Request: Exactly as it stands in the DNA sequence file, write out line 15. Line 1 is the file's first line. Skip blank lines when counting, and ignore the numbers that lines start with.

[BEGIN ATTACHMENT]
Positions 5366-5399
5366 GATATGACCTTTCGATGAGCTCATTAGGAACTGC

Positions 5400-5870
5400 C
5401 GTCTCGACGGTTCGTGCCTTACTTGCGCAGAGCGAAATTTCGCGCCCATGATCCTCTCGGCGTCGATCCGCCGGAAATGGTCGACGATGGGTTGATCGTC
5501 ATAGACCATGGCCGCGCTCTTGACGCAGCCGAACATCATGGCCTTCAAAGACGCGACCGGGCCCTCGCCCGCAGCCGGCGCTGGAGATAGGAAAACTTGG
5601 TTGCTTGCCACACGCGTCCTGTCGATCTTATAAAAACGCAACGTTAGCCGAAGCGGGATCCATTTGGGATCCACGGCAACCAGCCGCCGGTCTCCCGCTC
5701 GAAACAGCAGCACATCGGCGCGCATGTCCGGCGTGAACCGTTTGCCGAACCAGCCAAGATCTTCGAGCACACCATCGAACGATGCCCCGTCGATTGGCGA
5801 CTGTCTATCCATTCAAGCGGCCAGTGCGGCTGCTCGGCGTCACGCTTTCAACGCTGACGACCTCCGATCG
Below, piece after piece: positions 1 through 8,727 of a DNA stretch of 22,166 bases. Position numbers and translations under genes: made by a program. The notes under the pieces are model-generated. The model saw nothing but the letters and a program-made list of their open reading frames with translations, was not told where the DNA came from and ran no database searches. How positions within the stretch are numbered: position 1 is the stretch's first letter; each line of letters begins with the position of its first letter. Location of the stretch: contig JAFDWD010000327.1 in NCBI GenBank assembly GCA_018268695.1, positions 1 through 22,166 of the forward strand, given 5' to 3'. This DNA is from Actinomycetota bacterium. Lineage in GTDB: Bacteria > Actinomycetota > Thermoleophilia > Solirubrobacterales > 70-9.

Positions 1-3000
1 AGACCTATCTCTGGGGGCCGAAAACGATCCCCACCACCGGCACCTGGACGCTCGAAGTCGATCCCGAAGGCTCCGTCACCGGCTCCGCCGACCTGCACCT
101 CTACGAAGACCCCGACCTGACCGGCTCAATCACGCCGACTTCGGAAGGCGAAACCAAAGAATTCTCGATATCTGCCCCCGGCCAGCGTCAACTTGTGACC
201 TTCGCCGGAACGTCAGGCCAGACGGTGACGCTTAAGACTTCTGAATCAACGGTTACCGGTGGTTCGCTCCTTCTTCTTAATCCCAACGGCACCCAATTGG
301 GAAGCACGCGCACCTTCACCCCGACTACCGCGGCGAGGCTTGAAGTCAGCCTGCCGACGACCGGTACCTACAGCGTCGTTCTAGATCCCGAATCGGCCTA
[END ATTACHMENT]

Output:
301 GAAGCACGCGCACCTTCACCCCGACTACCGCGGCGAGGCTTGAAGTCAGCCTGCCGACGACCGGTACCTACAGCGTCGTTCTAGATCCCGAATCGGCCTA